Elon Musk has said he approves a piece of European legislation that would impose hefty fines on social media companies that fail to adequately address misinformation, hate speech and other harmful content.
The Digital Services Act, proposed by the European Commission in December 2020, aims to make tech companies like Meta (which owns Facebook and Instagram), Google and Twitter more responsible for flagging and removing illegal content, such as hate speech or shady content Goods and services sold online, such as fake sneakers or unsafe toys.
It will also monitor the spread of misinformation and calls for platforms to be more transparent about how their algorithms work. Social media companies could be fined up to six percent of their global revenue if they refuse to comply.
A video of Mr Musk posted by Internal Market Commissioner Thierry Breton showed the billionaire appeared to be in agreement with the regulation.
“We’re in Austin together with Elon Musk,” Mr Breton said, “we discussed a lot of topics and I was happy to explain you the DSA, the new regulation in Europe, and now you understand very well, it fits in pretty well with that.” You think we should do with the platform?”
Mr Musk replied: “It’s right in line with my thinking. It was a great discussion, and um, I think really, um, I really agree with everything you said. I think we’re very much in agreement, and um, and um, you know, I think anything that, um, my companies could do would be beneficial for Europe, we want to do that, I just want to say do it” .
It is unclear exactly what was discussed between the two men; LatestPageNews contacted the European Commission for more details.
Some of the principles of the DSA align with suggestions made by Elon Musk via Twitter, whose proposal to buy the social media site was announced on March 25.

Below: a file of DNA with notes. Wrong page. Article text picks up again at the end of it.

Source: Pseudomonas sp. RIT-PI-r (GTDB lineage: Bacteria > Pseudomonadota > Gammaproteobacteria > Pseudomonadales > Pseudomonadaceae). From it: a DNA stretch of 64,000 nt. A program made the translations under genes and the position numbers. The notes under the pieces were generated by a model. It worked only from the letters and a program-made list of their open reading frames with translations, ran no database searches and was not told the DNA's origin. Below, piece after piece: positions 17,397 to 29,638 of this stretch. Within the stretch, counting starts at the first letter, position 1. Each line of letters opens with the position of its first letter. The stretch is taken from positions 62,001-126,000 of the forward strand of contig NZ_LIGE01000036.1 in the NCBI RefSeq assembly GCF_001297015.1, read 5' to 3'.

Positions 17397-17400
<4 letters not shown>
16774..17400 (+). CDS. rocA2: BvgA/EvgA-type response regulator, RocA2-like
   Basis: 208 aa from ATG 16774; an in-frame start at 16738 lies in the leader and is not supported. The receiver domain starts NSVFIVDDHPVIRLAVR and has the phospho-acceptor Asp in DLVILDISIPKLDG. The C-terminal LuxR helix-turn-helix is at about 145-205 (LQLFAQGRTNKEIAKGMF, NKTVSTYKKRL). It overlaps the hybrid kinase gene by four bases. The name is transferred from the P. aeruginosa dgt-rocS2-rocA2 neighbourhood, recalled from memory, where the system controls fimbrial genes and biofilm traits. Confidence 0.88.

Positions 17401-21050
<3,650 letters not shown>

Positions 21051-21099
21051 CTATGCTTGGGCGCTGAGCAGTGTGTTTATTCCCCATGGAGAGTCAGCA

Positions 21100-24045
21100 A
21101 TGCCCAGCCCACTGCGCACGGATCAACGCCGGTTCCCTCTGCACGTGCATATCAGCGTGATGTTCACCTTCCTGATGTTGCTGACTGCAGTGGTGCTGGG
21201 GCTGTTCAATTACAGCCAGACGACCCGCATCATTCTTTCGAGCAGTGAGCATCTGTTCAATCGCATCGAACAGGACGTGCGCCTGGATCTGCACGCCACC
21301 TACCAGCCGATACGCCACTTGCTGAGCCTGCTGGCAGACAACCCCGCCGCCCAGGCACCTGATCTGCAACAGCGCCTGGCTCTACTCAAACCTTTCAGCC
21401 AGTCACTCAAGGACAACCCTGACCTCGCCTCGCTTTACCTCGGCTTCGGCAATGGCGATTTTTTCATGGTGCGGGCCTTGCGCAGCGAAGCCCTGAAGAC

But former Twitter tech chief Alex Roetter has said it may not achieve his goals. “This one is a head scratcher for me,” Mr. Roetter told CNBC because the algorithms themselves won’t reveal much.
Twitter’s ranking algorithms look at billions of content samples to predict how users might react to other content. “It doesn’t mean if you’re Republican then you’re banned,” Mr. Roetter said. “There’s just no such thing.”
Additionally, other elements of the law could go against Mr Musk’s claimed position as a “free speech absolutist.” The DSA “would help combat harmful content (which may not be illegal) and the spread of disinformation,” according to the European Parliament, which may object to how Mr Musk wants to moderate the platform.
“I prefer to comply closely with the laws of the countries where Twitter operates. If people want to ban something then pass a law about it, otherwise it should be allowed,” said Mr Musk tweeted. It’s unclear whether Mr Musk intends to adhere to the first amendment, which allows speech that could be regulated in the UK and Europe, or whether Twitter will vary depending on the geographic location where it’s used.
If the latter is the case, it could mean that repressive regimes like Qatar, which has enacted a law threatening to “imprison anyone who broadcasts false or biased rumours, statements or news, or inflammatory propaganda at home or abroad, are publishing.” or reposts intent on harming national interests, inciting public opinion, or violating the welfare system or the public system of the state” in 2020. The country is also financially backing Mr Musk’s bid to buy Twitter. Mr Musk did not respond to requests for comment from LatestPageNews.
Mr Musk has also repeatedly criticized government attempts to deal with disinformation. The Department of Homeland Security recently set up a Disinformation Governance Board to counteract misinformation, and Mr Musk said the new board was “messed up” in response to a tweet that called it “Ministry of Truth” – a nod to George Orwell’s 1984.
Other right-wing figures such as Republican MP Marjorie Taylor Greene, who was permanently booted from Twitter in early 2022 for repeatedly spreading misinformation about Covid-19 vaccines, have expressed interest in meeting Mr Musk.
“I don’t know Mr. Musk, but I invite him to speak to me in Washington, DC,” she said. “I would love to put together a roundtable of all the most brilliant people who have been wrongfully banned from Twitter and he can see for himself the urgent need to do right by them.”